By 2010, the gig was up. As part of the Health Care and Education Reconciliation Act of 2010, Congress established that the only entity able to issue government-backed loans would be the U.S. government. That meant Sallie Mae could no longer originate loans backed by the U.S. government. Its gravy train had ended.
To fill the void left by originating FFELP loans, Sallie Mae turned up the heat on another revenue stream – servicing loans held by others. Uncle Sam doesn’t want to be bothered with actually collecting payments. Sallie Mae was happy to do that for a fee.
Sallie Mae quickly recognized that collecting payments on active accounts was a lousy, low-margin business. To really make money in the servicing business, you had to collect delinquent accounts.
This created a new moral hazard… Sallie Mae had no incentive to keep loans current. So it treated the borrowers like dirt. According to various filed and settled claims, Sallie Mae employees intentionally sent confusing or misleading correspondence. They neglected to tell borrowers about loan relief they were entitled to. They called them dozens of times, day and night.
The company’s “bad cop” tactics infuriated borrowers, often making them even less likely to pay. This played right into Sallie Mae’s hands. Once a borrower moved from the “small fee” service-revenue bucket to the “fat percentage” delinquency bucket… Sallie Mae turned on the charm. It brought in its “good cops,” who cooperated with the customers and collected the cash.
It worked. Sallie Mae regularly generated $300 million-$500 million a year in “Contingency Revenue.”
The Tide Turns Against Sallie Mae
Eventually, Sallie Mae’s tactics caught up with it. Frustrated constituents began writing their congressmen. Various media outlets reported on Sallie Mae’s deplorable customer-satisfaction statistics. Thousands of people followed the “I HATE SALLIE MAE” Facebook page. Finally, when it became news that the company had specifically targeted 78,000 military servicemen with its predatory practices… Sallie Mae was officially in Washington’s crosshairs.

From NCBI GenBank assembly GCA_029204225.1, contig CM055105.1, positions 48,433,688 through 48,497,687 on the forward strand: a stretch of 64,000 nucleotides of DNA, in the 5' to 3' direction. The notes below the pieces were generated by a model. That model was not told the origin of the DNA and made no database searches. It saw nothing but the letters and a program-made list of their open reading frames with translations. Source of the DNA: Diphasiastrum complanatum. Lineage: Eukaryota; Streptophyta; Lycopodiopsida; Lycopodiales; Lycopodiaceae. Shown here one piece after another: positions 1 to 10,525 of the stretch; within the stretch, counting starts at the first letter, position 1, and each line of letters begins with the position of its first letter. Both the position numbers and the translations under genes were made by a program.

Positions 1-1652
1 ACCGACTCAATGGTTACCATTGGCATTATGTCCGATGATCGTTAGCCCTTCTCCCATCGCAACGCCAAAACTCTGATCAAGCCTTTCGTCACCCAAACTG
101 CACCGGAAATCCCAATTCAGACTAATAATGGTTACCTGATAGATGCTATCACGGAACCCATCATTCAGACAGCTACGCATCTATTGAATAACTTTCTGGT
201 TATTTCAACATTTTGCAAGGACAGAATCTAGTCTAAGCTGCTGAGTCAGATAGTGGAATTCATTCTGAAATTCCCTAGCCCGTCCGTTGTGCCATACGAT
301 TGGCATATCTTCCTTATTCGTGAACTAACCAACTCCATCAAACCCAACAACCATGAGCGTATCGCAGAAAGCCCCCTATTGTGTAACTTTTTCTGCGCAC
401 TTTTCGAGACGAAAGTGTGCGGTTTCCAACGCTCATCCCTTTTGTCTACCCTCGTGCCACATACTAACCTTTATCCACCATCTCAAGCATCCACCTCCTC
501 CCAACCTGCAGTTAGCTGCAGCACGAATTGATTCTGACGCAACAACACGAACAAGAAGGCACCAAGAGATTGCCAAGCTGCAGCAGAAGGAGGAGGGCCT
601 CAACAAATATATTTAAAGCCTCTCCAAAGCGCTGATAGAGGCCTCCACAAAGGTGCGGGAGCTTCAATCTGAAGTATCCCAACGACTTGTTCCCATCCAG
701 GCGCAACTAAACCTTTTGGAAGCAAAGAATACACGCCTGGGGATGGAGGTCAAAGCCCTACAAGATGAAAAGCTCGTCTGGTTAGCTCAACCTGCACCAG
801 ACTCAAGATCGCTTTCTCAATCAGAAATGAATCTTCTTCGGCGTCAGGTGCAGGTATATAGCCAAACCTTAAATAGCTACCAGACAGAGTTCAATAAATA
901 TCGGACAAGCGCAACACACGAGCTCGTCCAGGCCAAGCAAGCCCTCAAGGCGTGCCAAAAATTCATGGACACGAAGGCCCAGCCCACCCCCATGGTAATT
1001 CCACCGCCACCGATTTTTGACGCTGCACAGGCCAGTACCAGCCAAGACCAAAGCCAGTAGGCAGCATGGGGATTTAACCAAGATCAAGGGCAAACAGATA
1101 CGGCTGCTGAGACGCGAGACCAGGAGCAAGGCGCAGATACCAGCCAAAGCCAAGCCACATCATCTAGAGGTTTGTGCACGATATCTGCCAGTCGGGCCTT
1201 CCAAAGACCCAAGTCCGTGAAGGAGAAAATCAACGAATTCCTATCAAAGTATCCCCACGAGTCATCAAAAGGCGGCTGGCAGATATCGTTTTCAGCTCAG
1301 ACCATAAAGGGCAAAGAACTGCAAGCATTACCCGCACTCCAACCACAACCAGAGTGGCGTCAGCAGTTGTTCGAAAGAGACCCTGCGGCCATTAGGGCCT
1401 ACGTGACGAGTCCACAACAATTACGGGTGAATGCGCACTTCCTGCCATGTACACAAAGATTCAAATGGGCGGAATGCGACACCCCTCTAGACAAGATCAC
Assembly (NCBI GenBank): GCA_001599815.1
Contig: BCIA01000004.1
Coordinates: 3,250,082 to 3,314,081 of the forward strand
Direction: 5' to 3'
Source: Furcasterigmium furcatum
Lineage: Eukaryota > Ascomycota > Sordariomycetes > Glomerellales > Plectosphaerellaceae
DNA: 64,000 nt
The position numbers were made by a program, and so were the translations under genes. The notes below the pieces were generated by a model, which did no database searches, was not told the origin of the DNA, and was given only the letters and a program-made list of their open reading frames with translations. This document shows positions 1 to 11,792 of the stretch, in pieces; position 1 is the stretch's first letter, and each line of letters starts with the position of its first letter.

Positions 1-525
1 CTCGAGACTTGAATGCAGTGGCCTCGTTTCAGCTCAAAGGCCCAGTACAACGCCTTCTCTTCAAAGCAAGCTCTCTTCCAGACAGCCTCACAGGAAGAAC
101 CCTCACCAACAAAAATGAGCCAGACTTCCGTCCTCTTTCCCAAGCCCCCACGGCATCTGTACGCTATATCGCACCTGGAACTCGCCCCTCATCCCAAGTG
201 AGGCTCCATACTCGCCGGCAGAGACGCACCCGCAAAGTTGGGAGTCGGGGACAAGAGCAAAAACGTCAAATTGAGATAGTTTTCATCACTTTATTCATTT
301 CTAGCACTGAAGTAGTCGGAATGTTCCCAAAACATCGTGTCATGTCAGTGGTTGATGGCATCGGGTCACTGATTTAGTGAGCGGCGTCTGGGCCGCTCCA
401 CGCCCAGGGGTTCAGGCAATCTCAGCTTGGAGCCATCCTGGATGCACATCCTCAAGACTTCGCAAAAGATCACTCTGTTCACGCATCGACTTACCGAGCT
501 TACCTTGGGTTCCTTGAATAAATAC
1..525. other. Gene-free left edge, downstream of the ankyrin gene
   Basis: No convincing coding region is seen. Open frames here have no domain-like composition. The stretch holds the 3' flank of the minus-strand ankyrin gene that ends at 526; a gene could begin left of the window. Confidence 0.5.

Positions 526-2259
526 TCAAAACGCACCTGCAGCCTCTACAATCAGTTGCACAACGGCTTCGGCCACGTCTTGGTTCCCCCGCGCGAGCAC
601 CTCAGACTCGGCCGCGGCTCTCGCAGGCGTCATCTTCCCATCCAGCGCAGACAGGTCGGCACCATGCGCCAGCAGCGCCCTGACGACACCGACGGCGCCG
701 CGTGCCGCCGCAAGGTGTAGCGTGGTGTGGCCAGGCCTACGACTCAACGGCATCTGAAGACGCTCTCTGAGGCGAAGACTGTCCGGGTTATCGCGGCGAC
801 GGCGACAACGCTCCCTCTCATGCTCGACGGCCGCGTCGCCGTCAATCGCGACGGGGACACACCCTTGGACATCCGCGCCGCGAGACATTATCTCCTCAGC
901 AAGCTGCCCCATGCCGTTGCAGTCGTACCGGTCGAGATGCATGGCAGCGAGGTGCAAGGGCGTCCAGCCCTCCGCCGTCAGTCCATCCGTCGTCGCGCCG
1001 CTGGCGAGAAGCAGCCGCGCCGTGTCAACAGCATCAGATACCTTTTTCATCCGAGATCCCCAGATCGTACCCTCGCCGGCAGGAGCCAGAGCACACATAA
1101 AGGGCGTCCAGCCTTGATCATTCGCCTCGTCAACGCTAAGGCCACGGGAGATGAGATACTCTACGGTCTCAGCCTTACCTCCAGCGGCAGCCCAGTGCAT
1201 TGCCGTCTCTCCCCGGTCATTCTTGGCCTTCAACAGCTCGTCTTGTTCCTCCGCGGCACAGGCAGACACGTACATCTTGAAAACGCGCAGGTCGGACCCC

The government passed various measures – primarily from 2007-2013 – to ease the borrowers’ burden, including:
- Allowing students to put off payments if they attend graduate school.
- Capping the exorbitant “Contingency Fee” plan.
- Holding servicers accountable for how they treated customers.
- Implementing “Income-Based Repayment” (“IBR”) and “Pay as You Earn” plans, which cap payments at a percentage of disposable income… or allow borrowers at a certain income level to cease payments altogether. Often, any balances not repaid after 20 years will be forgiven.
- Allowing graduate students to essentially borrow unlimited amounts under various federal programs (in contrast to capped undergraduate loans).
- Creating a “not-for-profit loophole,” which forgives the entire outstanding balance after 10 years for any graduate student who becomes a teacher, public defender, or works at a not-for-profit organization.
As always… the government’s best intentions simply gave borrowers license to act recklessly. It shifted the “moral hazard” from the lenders to the borrowers.
Take Bonnie Kurowski-Alicea, a chronic borrower who managed to run up a $209,000 tab earning a doctorate from Capella University in “Industrial Organizational Psychology.” Bonnie couldn’t find a job after earning her online undergraduate degree, so she compounded the problem by piling one useless degree on top of the other. As the Wall Street Journal pointed out, “Dr.” Kurowski-Alicea’s main motivation for earning master’s and doctorate degrees was to postpone repaying her student loans. Her unemployed husband has $75,000 of student loans himself.
Then there’s Virginia Murphy. Her student loans for Tulane Law School added up to nearly $150,000. According to the Wall Street Journal, Murphy never had any intention of paying the money back. Loan forgiveness was “the only reason (she) even considered” going to law school. Thanks to the IBR program, Murphy’s monthly payment doesn’t even cover the interest… which means her outstanding balance actually increases every month. As a public defender, her loan balance will be forgiven after 10 years… at which point the outstanding balance will have ballooned to more than $300,000.